The relationship between temperament, polygenic score for intelligence and cognition: A population-based study of middle-aged adults

Pekka Tölli, Liisa Keltikangas-Järvinen, Terho Lehtimäki, Niklas Ravaja, Mirka Hintsanen, Ari Ahola-Olli, Katja Pahkala, Mika Kähönen, Nina Hutri-Kähönen, Tomi T. Laitinen, Päivi Tossavainen, Leena Taittonen, Henrik Dobewall, Eero Jokinen, Olli Raitakari, C. Robert Cloninger, Suvi Rovio, Aino Saarinen

Research output: Contribution to journalArticleScientificpeer-review


We investigated whether temperament modifies an association between polygenic intelligence potential and cognitive test performance in midlife. The participants (n = 1647, born between 1962 and 1977) were derived from the Young Finns Study. Temperament was assessed with Temperament and Character Inventory over a 15-year follow-up (1997, 2001, 2007, 2012). Polygenic intelligence potential was assessed with a polygenic score for intelligence. Cognitive performance (visual memory, reaction time, sustained attention, spatial working memory) was assessed with CANTAB in midlife. The PGSI was significantly associated with the overall cognitive performance and performance in visual memory, sustained attention and working memory tests but not reaction time test. Temperament did not correlate with polygenic score for intelligence and did not modify an association between the polygenic score and cognitive performance, either. High persistence was associated with higher visual memory (B = 0.092; FDR-adj. p = 0.007) and low harm avoidance with higher overall cognitive performance, specifically better reaction time (B = −0.102; FDR-adj; p = 0.007). The subscales of harm avoidance had different associations with cognitive performance: higher “anticipatory worry,” higher “fatigability,” and lower “shyness with strangers” were associated with lower cognitive performance, while the role of “fear of uncertainty” was subtest-related. In conclusion, temperament does not help or hinder one from realizing their genetic potential for intelligence. The overall modest relationships between temperament and cognitive performance advise caution if utilizing temperament-related information e.g. in working-life recruitments. Cognitive abilities may be influenced by temperament variables, such as the drive for achievement and anxiety about test performance, but they involve distinct systems of learning and memory.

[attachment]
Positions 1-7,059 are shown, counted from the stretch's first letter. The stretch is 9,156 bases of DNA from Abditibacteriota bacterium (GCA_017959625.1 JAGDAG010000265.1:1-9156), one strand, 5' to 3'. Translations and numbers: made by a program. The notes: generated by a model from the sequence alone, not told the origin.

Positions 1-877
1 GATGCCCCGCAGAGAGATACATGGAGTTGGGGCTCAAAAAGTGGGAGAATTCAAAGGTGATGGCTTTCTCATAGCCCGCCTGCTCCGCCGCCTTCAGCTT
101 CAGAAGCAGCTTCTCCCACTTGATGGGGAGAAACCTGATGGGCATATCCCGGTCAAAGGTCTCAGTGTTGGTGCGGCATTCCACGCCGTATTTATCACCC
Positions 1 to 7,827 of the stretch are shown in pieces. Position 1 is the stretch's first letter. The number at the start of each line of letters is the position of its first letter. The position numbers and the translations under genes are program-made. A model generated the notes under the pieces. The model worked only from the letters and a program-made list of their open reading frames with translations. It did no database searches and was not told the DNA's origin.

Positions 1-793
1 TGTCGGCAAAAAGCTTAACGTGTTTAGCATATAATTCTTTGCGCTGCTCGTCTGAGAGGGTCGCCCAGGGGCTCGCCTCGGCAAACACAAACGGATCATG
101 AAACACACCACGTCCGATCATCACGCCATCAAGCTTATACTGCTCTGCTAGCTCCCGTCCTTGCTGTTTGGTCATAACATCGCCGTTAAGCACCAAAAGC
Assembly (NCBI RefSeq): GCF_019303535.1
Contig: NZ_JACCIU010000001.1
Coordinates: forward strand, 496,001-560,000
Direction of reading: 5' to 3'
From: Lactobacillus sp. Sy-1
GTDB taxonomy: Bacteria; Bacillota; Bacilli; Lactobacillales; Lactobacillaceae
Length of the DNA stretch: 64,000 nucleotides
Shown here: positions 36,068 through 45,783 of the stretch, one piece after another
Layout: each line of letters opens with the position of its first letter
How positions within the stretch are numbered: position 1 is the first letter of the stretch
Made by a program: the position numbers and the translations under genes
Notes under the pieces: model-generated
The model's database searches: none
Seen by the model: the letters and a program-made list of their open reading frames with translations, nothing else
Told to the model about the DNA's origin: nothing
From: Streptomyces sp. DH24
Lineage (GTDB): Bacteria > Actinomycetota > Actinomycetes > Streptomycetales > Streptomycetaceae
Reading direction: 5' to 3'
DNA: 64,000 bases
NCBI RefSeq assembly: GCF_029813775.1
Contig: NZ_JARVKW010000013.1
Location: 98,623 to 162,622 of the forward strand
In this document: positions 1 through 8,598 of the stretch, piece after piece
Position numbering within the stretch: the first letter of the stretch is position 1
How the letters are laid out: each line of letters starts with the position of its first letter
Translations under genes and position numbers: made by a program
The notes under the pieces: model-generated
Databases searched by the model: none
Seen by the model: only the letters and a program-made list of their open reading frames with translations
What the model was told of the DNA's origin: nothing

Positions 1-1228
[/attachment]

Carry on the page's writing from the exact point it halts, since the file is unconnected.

Original languageEnglish
Article numbere12798
JournalGenes, Brain and Behavior
Issue number4
Publication statusPublished - 2022
Publication typeA1 Journal article-refereed


  • cognitive abilities
  • cognitive performance
  • cognitive test
  • genetic
  • GWAS
  • intelligence
  • polygenic score
  • prospective
  • TCI
  • temperament

Publication forum classification

  • Publication forum level 1

ASJC Scopus subject areas

  • Genetics
  • Neurology
  • Behavioral Neuroscience


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